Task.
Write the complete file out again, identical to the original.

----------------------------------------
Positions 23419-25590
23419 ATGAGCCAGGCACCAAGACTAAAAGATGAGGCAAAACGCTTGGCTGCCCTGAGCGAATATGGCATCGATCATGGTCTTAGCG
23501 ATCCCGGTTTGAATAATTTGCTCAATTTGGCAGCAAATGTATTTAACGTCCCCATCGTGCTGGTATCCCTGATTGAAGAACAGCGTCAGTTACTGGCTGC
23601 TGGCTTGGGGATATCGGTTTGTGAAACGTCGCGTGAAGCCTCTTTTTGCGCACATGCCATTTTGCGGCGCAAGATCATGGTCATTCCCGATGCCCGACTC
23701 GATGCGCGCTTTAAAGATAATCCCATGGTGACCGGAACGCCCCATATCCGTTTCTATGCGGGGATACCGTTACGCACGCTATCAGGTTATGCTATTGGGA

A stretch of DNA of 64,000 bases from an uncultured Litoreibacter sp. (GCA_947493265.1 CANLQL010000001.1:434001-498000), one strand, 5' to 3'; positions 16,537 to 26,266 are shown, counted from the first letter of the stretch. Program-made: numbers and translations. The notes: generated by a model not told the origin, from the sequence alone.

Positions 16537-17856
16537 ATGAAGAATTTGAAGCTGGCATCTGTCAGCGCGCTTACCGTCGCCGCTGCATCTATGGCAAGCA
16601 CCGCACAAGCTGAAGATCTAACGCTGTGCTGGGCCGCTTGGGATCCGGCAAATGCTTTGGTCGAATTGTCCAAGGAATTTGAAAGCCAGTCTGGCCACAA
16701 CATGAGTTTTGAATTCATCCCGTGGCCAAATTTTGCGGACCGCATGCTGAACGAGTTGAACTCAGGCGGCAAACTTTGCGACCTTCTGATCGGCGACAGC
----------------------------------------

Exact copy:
Positions 23419-25590
23419 ATGAGCCAGGCACCAAGACTAAAAGATGAGGCAAAACGCTTGGCTGCCCTGAGCGAATATGGCATCGATCATGGTCTTAGCG
23501 ATCCCGGTTTGAATAATTTGCTCAATTTGGCAGCAAATGTATTTAACGTCCCCATCGTGCTGGTATCCCTGATTGAAGAACAGCGTCAGTTACTGGCTGC
23601 TGGCTTGGGGATATCGGTTTGTGAAACGTCGCGTGAAGCCTCTTTTTGCGCACATGCCATTTTGCGGCGCAAGATCATGGTCATTCCCGATGCCCGACTC
23701 GATGCGCGCTTTAAAGATAATCCCATGGTGACCGGAACGCCCCATATCCGTTTCTATGCGGGGATACCGTTACGCACGCTATCAGGTTATGCTATTGGGA

A stretch of DNA of 64,000 bases from an uncultured Litoreibacter sp. (GCA_947493265.1 CANLQL010000001.1:434001-498000), one strand, 5' to 3'; positions 16,537 to 26,266 are shown, counted from the first letter of the stretch. Program-made: numbers and translations. The notes: generated by a model not told the origin, from the sequence alone.

Positions 16537-17856
16537 ATGAAGAATTTGAAGCTGGCATCTGTCAGCGCGCTTACCGTCGCCGCTGCATCTATGGCAAGCA
16601 CCGCACAAGCTGAAGATCTAACGCTGTGCTGGGCCGCTTGGGATCCGGCAAATGCTTTGGTCGAATTGTCCAAGGAATTTGAAAGCCAGTCTGGCCACAA
16701 CATGAGTTTTGAATTCATCCCGTGGCCAAATTTTGCGGACCGCATGCTGAACGAGTTGAACTCAGGCGGCAAACTTTGCGACCTTCTGATCGGCGACAGC